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Pakistan | Family List | Lauraceae | Cinnamomum

Cinnamomum camphora (Linn.) Presl, Priroz. Rostlin. 2:36 & 47-56, t. 8. 1825. Meissner in DC., Prodr. 15(1): 24, 505. 1864; J.L. Stewart & Brandis, For. Fl. N. W. Ind. 376. 1874; Hook. f., Fl. Brit. Ind., 5: 134. 1886; Watt, Diet. Econ. Pr. Ind. 2: 84, 86-93. 1889; Pax in Eng. & Pr., Pfl. fam. 3(2): 109, 114, f. 71 E. 1889; Kew Bull. 57-68. 1899; Troup, Silvic. Ind. Trees 3:795. 1921; Kostermans, Bibl. Laur. 261-73. 1964; Chowdhury & Kasab in Bull. Bot. Surv. Ind. 13: 96-98. 1971; R.R. Stewart, Ann. Cat. Vasc. Pl. W. Pak. & Kashm. 284. 1972.

  • Camphora officinarum Fabr.
  • Laurus camphora Linn.

    Trees large; branchlets slender, glabrous; terminal buds large, perulate, the outer bud scales glabrous, the inner sericeous. Leaves spirally arranged, glabrous, chartaceous to sub-coriaceous, ovate-elliptic to elliptic to subovate-elliptic, 1-5 x 3-10 cm, base acute or tapered-cuneate, both surfaces minutely reticulate or above smooth; main nerves slender; the sub-basal lateral nerves ascendent to 1/2- 2/3 the lamina length, additional nerves erect-patent, often the axils bullate above and excavate pilose underneath, secondary nerves faint. Petiole slender, 2-4 cm long. Panicles axillary, slender, glabrous, many-flowered, up to 10 cm long with few short branches. Pedicels 1-2 mm, obconical. Tepals ovate, acutish, fleshy, c. 2 mm. Stamens 1.5 mm long; anthers broad, filaments as long, pilose; inner anthers truncate, upper cells smaller, latrorse; gland large, attached to the basal part of the filament. Staminodes mm, stipitate. Style as long as the ovary with peltate triquetrous stigma. Fruit globose, slightly fleshy, 5-10 mm in diameter, seated on a shallow, thin cup, 3-5 mm in diameter at the apex, 1-2 mm deep, the basal part fleshy, obconical, usually not differentiated from the obconical pedicel, together 5-7 mm long.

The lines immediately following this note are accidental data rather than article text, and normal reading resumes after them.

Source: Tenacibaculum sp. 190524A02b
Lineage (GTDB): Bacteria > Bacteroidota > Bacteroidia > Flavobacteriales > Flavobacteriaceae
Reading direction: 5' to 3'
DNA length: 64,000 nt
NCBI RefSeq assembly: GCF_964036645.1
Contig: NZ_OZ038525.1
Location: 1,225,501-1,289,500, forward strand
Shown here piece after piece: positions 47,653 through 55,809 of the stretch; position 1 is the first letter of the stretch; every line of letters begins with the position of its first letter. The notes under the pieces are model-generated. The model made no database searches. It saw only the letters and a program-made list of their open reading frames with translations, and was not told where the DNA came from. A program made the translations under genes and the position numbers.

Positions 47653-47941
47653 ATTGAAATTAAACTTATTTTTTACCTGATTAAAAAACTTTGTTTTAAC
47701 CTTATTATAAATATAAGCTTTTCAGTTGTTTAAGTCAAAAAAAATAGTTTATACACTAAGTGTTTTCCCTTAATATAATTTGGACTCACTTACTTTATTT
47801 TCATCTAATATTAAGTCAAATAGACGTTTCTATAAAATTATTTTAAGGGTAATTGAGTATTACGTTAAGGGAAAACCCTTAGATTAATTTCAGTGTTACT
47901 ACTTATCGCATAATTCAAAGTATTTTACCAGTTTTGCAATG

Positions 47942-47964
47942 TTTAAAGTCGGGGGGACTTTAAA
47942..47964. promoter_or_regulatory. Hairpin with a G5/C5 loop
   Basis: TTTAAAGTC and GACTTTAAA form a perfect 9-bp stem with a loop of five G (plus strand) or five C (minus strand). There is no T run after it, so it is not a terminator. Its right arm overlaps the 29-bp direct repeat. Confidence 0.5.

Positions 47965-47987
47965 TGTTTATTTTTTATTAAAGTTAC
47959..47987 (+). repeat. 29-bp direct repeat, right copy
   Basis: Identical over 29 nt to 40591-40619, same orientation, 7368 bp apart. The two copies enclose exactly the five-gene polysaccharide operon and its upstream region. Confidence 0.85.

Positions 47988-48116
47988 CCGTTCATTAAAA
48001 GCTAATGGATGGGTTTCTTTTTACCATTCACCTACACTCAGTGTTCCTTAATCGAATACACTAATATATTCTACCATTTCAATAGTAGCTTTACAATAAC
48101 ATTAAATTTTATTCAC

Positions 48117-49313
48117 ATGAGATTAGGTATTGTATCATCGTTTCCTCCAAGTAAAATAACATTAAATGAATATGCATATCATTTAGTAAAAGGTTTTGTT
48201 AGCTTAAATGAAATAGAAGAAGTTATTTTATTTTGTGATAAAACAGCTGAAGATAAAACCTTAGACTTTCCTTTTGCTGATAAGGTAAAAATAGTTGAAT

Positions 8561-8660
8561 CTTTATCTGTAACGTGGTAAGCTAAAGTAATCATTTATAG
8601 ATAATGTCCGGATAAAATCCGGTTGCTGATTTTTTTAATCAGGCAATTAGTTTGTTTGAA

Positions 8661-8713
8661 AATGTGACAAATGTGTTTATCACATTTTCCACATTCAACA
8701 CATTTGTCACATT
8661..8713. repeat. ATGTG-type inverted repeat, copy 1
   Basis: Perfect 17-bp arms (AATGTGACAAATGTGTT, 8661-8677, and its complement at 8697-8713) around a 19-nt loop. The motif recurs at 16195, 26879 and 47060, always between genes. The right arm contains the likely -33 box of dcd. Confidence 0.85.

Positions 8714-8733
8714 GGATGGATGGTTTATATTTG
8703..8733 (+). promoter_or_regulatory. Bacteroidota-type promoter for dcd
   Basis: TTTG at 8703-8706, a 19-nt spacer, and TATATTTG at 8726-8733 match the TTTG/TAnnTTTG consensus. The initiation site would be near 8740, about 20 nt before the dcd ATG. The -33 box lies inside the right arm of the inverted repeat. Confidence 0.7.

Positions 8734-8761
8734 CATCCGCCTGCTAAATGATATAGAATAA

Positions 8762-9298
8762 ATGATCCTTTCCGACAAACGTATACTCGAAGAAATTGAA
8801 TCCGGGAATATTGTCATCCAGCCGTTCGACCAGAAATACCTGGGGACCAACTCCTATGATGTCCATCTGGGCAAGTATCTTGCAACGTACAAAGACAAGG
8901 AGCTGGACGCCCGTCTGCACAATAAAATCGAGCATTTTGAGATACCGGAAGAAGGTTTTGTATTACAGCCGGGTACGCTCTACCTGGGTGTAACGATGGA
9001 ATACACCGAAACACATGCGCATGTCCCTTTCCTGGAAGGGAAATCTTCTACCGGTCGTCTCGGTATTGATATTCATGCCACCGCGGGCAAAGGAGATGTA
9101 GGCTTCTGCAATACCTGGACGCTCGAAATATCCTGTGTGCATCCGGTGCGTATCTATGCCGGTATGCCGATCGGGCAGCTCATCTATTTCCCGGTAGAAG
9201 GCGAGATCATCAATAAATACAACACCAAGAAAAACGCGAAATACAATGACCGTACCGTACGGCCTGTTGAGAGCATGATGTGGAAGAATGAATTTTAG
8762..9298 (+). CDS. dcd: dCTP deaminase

Fl. Per.: March-April.

    Type: Japan, Linnaeus (LINN).

    Distribution: Cultivated all over the world.

    Camphor tree is cultivated as an ornamental tree and for commercial purposes to extract laurel camphor from leaves and wood. The camphor yield is very variable, depending on strains and localities. Camphor oil from the leaves often contains saffrol.


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